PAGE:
‘Negligent’ Defra slammed in new Single Payment report

DEFRA has been accused of paying ‘negligible attention to taxpayers’ interests and branded ‘complacent’ in the latest damning report on the Single Payment Scheme fiasco.

Parliament’s Public Accounts Committee (PAC) heaps the blame on Defra for its failure to get to grips with the ‘debacle’ in a report published today (Wednesday, December 16).

It describes the ‘oversight’ of the scheme as a ‘singular example of comprehensively poor administration on a grand scale’.

It said Defra’s ‘lack of attention’ had been compounded by poor leadership at the Rural Payments Agency (RPA).

The committee of MPs questioned why RPA chief executive Tony Copper received a performance bonus in 2008 despite the fact that it still costs six times more to process a claim in England than it does in Scotland.

Despite the improved performance so far in delivering the 2009 SPS in England, the PAC report said the scheme was still beset with problems.

It noted that last year’s performance was ‘a long way short of the standards set in Wales, Scotland and Northern Ireland’.

“In the meantime, there has been negligible attention to the protection of taxpayers’ interests,” the report said, an accusation claim PAC chairman Edward Leigh acknowledged was an ‘extremely serious charge’. 

“Despite all the assurances previously given to this committee, the agency has spent £350 million on a cumbersome IT system that can only be supported at huge cost and which is increasingly at risk of becoming obsolete.

“The data held in the system remains riddled with errors and efforts to recover overpayments have been slow, disorganised and haphazard.”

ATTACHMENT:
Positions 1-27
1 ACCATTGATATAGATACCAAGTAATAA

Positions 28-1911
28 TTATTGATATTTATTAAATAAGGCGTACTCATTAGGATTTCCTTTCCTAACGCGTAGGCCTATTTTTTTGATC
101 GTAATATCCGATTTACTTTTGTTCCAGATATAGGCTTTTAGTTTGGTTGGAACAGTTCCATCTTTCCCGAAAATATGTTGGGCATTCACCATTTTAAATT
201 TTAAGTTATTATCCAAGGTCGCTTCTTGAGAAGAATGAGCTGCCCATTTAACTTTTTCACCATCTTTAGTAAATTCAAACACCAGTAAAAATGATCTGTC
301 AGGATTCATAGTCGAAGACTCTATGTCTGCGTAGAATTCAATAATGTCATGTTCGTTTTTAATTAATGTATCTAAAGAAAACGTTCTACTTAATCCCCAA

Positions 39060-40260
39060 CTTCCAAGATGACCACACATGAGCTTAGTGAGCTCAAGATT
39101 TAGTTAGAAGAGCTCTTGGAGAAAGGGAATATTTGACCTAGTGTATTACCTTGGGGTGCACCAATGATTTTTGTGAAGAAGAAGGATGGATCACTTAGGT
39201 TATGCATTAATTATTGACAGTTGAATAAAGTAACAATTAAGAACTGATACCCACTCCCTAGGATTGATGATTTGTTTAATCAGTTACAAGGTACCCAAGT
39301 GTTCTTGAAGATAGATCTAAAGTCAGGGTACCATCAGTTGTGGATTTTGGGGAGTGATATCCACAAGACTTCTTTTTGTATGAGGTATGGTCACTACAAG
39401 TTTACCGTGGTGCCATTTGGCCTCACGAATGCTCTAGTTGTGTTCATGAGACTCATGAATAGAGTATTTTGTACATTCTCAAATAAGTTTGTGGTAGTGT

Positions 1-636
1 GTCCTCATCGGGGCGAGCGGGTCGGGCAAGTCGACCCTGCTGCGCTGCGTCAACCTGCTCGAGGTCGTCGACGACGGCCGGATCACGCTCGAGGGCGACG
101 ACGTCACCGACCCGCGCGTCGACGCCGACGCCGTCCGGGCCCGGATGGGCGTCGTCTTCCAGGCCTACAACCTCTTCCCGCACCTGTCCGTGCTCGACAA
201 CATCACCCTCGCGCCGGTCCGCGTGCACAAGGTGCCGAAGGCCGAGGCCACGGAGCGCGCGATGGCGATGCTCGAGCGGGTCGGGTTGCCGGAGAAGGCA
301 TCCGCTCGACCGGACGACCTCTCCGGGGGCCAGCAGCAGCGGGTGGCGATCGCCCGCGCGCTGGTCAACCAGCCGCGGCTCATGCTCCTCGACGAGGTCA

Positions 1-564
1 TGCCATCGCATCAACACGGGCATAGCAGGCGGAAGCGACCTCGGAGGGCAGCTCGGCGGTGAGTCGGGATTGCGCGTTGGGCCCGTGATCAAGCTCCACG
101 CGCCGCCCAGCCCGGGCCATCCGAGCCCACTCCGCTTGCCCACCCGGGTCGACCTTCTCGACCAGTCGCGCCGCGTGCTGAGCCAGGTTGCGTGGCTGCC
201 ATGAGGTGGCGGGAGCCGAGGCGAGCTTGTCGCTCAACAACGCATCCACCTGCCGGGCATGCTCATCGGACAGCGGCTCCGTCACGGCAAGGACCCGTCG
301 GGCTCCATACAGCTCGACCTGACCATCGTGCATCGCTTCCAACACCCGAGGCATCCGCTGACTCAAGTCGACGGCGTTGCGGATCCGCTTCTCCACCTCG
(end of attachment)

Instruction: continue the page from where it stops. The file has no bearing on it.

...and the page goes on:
Yet it was Defra that bore the brunt of its criticism. “A large part of the responsibility for this public administration debacle lies with Defra,” PAC chairman Edward Leigh said.

“It has consistently failed to spot continuing problems with this scheme and to get to grips with issues previously raised by this Committee.”

Defra has compounded the problems by failing to ‘come to terms with its failure’, the committee said.

It accused the Department of seeking to ‘muddy the waters’ by questioning the National Audit Office calculation of the £1,700 average cost of administering each claim. The committee said it took a ‘dim view of such smoke screen tactics’.

“The truth is that the Department has either not grasped the seriousness of what has been happening or been reluctant to face up to problems,” Mr Leigh said.

A Defra spokesman said the RPA had ‘delivered substantial improvements’ in the SPS timetable this year.

“Equally, Defra acknowledges that further work is required to ensure that the RPA can deliver an improved, reliable and cost effective service to the farming industry in the years ahead.”

He said the report’s recommendations would ‘prove valuable’ in Defra’s current review of the RPA.

Shadow Defra Secretary, Nick Herbert said the report highlighted an ‘abject failure of leadership and oversight’.

“Yet typically Ministers who should be held accountable for this dismal state of affairs still refuse to accept their responsibility,” he said.

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